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Having a supportive mentor makes a world of difference

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My second year hub placement is very different from my first year hub; it’s a fast-paced surgical ward and I was concerned at first that I would become lost on this placement, as I often doubt my abilities

My worries were taken away within the first week. Welcoming staff and interesting patients with varied conditions that I had not encountered before, made this placement exciting.

Meeting my mentor for the first time was a nerve-wracking experience. What would she expect from me now I’m a second year? Would she like me? Would be work well together?

Many questions flashed through my mind, but I am sure every other student feels like this and I am not alone in my worries.

We both sat down and I explained that I had not worked on this type of ward before and that I was worried how I would cope, she assured me that all would be fine. Having that assurance made me feel confident in my abilities and that I would be able to grow whilst on my second year placement.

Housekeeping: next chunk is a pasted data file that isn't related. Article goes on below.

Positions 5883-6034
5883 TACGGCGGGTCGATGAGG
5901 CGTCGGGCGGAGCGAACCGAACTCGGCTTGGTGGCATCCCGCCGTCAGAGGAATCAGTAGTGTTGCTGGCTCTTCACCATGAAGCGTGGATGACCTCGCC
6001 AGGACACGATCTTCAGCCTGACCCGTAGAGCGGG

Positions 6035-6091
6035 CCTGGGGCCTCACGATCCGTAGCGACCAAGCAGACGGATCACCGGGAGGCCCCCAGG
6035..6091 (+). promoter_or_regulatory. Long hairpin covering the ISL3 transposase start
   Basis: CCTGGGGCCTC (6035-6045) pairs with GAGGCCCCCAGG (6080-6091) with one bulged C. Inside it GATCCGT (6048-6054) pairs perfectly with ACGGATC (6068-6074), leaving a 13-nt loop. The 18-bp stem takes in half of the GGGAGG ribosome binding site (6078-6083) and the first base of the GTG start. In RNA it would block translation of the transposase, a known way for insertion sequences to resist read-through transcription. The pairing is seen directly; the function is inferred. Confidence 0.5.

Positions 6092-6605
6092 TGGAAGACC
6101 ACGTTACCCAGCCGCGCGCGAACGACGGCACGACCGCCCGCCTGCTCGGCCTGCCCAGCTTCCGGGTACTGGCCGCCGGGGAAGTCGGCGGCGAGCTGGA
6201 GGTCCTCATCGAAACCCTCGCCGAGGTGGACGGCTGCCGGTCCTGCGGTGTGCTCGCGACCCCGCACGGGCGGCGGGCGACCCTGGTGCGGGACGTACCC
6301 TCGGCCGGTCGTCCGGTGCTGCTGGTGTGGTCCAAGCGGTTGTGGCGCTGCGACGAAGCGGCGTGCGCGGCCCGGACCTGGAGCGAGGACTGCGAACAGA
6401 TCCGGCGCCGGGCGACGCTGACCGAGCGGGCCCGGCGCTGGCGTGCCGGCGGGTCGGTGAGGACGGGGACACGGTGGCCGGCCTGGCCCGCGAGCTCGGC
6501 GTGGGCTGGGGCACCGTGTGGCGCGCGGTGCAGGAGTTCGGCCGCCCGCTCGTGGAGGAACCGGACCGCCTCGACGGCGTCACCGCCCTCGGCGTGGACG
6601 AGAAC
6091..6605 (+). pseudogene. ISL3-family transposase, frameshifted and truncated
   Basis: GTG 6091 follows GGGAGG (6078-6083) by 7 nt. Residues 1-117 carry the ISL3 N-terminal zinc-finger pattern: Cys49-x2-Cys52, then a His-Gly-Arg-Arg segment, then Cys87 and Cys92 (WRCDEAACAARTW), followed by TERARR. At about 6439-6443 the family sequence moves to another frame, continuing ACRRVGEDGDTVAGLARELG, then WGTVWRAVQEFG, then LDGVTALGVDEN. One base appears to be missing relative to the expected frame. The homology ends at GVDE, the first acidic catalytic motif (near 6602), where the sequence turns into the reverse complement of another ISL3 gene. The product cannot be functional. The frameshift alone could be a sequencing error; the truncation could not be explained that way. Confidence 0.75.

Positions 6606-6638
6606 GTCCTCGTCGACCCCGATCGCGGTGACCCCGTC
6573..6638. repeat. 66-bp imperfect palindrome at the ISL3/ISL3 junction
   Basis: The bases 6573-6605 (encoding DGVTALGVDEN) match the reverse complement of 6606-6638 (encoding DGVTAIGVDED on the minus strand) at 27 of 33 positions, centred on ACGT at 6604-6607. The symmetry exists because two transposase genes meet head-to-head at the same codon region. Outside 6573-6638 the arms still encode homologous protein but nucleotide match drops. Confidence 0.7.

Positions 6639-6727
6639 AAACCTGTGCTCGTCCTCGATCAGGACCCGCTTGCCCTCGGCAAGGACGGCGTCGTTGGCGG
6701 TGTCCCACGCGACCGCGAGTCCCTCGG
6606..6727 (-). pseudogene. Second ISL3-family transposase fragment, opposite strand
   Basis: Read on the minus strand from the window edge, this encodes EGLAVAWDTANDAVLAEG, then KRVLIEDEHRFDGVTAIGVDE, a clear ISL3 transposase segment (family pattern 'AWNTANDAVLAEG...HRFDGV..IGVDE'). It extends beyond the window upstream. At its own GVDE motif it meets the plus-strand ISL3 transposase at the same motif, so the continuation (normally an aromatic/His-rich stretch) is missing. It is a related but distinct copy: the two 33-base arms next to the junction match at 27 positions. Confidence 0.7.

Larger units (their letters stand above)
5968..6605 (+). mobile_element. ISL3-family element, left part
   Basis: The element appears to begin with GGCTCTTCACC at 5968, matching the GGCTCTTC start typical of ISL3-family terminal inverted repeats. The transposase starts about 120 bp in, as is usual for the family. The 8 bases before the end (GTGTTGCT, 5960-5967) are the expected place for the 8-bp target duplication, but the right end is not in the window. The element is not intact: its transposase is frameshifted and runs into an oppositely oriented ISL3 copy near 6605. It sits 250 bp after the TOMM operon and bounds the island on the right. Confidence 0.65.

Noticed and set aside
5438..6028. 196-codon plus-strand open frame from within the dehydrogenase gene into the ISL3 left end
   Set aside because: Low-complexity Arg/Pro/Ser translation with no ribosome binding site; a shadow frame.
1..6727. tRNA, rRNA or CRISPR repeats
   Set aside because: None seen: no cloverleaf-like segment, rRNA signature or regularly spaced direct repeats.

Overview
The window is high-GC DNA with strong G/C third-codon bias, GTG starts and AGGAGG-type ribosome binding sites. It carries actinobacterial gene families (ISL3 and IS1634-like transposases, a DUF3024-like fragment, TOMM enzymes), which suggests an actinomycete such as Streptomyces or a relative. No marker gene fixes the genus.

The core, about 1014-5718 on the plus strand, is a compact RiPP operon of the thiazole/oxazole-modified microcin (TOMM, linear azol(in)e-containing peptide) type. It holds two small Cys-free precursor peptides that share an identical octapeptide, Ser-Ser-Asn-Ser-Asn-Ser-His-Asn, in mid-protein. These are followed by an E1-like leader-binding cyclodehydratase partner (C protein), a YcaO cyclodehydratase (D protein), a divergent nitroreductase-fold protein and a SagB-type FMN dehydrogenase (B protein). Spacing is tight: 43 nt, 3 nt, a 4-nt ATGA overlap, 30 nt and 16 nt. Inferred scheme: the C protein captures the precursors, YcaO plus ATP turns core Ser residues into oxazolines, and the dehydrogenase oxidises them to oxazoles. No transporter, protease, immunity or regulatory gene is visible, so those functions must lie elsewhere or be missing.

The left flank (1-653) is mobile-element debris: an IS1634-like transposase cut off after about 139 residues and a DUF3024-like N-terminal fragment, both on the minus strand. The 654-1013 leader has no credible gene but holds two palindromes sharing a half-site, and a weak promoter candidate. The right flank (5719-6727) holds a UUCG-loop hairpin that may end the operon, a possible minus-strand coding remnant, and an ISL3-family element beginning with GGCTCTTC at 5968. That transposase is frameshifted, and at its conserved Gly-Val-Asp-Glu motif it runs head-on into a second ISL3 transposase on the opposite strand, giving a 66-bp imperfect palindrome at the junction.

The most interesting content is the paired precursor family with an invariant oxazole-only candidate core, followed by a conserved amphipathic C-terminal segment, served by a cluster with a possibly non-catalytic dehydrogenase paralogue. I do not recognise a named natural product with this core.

The first four weeks I found I settled in well and being assigned my own group of patients helped me learn new skills such as collaborating with other professionals. This may sound trivial but doing this made my confidence soar.

During the second half of my placement, I had some personal challenges to face. I discussed these with my mentor who understood. Having a supportive mentor is essential to you being able to get the most out of your placement.

Over the last 18 months I have had some fantastic mentors and some not so fantastic ones. My current mentor is very definitely the former - she even calls me her right wing woman!

We are able to plan our shifts together and we sit down after handover so she can assign me my duties. I suggest ideas that we then work through together. More than anything, she listens to me, guides me, advises me, and gives me constructive criticism.

My mentor takes an active role in my learning ensuring I am up to date with my competencies and she often prints off information for me to read on policies. Having such a proactive mentor has spurred me on, and once I qualify I would like my mentor to know that she has played a huge part in my journey and without her encouragement and support I may not have succeeded.

Gaining a good relationship with your mentor is vital, it will stand you in good stead during your placement and your future career.


Louise Goodyear is Student Nursing Times’ Adult branch student editor

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